Category Archives: Peregrinations

Flying High

Up at 4:45 for the limo at 5:15 to take me to San Diego Airport for the 7 am nonstop to Boston on Alaska Air.

I notice there is no pre-chek on my boarding pass, but the TSA agents wave me into the pre-chek line so I must have missed something. However, I’m chosen at random for a gunpowder test on my hands. This takes about 30 seconds. I go through  the machine, but then I’m randomly chosen for a shoe test! (Apparently, I have dangerous looking extremities.)  This takes about 30 seconds. I’m laughing at the irony of being an exception to an exception, but I still cleared security in 90 seconds and the TSA people were really professional and cordial.

At the top of the escalator I notice a VERY long line, but then realize it’s for Starbuck’s, people voluntarily waiting ten minutes to procure what I consider very average coffee. The barrista, or whatever the overblown title is, is screaming at the crowd, “We’re out of soy mild!! We’re out of mocha!!” as if to undermine a potential revolt.

I’ve never flown Alaska Airlines, though I had heard good things. The flight was filled to the gills, and the service was outstanding.

When I was flying coast to coast in late 70s, the new 747 was put on the route, piano bar and all. This week, I flew from Miami to San Diego and San Diego to Boston on 737s. You could fit a couple of these inside of A380s. I always wonder whether the 737s will have enough fuel if the wind is against us.

The guy across the aisle from me has a three-ring binder open, two pages showing at a time of about a hundred in there. Each page is stamped in two-inch, red letters “CONFIDENTIAL,” and anyone can see it and read what’s in there. I guess on public conveyances it’s not confidential.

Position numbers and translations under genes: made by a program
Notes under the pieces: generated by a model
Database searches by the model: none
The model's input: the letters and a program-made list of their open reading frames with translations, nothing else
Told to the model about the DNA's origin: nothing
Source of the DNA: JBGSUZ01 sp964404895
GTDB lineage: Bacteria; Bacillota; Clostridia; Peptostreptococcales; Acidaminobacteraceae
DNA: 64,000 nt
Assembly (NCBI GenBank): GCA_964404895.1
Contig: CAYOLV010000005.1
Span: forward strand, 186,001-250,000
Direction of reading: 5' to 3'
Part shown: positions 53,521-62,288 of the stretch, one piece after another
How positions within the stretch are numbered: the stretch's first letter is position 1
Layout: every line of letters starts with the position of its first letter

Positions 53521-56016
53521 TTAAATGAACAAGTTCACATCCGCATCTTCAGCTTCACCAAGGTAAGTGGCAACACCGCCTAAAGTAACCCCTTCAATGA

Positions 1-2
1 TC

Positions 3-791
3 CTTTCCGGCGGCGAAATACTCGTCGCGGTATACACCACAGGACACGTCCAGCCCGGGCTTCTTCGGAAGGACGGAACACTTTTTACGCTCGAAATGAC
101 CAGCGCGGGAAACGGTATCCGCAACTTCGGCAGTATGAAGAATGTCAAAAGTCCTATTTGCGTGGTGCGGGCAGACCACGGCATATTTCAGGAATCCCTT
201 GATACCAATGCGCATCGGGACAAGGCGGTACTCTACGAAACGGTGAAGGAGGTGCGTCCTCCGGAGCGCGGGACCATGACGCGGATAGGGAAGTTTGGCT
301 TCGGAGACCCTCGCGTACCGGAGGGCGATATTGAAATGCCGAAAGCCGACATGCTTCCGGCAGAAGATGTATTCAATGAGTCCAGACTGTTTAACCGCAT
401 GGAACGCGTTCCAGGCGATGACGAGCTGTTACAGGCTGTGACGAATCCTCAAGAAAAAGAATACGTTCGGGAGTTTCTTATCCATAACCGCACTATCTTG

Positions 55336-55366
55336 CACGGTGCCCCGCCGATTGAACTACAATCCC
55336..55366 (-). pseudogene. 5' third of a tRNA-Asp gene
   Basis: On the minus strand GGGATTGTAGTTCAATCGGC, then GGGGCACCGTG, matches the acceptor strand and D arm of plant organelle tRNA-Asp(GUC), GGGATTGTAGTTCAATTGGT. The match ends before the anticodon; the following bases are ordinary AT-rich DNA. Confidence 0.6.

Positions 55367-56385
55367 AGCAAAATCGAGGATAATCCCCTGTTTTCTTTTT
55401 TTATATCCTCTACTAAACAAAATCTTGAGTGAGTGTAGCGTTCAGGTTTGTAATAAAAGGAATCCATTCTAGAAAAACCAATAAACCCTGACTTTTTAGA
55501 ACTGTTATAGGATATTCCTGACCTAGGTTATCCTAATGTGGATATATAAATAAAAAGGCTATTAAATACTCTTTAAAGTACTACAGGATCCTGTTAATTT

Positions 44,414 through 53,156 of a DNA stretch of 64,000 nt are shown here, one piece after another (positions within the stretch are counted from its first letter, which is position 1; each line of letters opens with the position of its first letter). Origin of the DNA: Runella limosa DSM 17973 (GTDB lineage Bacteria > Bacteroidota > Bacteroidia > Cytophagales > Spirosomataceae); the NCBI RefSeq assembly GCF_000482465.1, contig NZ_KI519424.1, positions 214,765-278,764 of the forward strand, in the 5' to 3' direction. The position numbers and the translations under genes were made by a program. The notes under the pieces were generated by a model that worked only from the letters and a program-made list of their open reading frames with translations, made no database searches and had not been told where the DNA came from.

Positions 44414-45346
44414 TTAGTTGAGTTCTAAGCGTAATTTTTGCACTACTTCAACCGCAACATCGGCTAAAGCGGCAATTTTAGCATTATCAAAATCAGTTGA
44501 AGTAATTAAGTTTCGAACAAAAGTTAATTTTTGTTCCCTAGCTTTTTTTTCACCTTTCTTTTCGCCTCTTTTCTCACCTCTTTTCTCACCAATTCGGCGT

The US Grant Hotel sent my bill electronically, and I opened it on the plane to find to my pleasant shock that the Presidential Suite had cost me $480 a night, and the final night was free. And people ask why I pay for Black Card membership.

I worked with two of my mastermind (Growth Cycle) groups in Miami, and facilitated the Elite Retreat in San Diego with very smart, fun-loving people. My new Corvette Stingray convertible is being shipped in tomorrow for pickup on Tuesday. The way the weather is, I’m hoping to drive it by May!

© Alan Weiss 2014

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Christmas Stroll in Nanutcket

We took the girls to the ferry in Hyannis in just 75 minutes, the crossing was a fast two hours, and we’re at the White Elephant Village for the Christmas Stroll. Maria has planned a visit to Santa, a talking Christmas Tree, and other goodies.

Getting comfortable on the ferry.

Heavy fog on the crossing.

No one riding outside, though the temperature is 56°!

© Alan Weiss 2013

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China Journal

We used Global Entry at JFK, the bags came quickly, and we were through immigration and customs in ten minutes. I’m writing this from the stretch taking us home from Kennedy. We flew 9 hours from Hong Kong to Dubai, and 13 hours from Dubai to New York. The first class service on Emirates is simply stunning. Showered and changed clothes on the plane before landing, feel like a million bucks.

The Temple Market in Kowloon

There are hundred of these stalls

The view from the terrace of our restaurant on Friday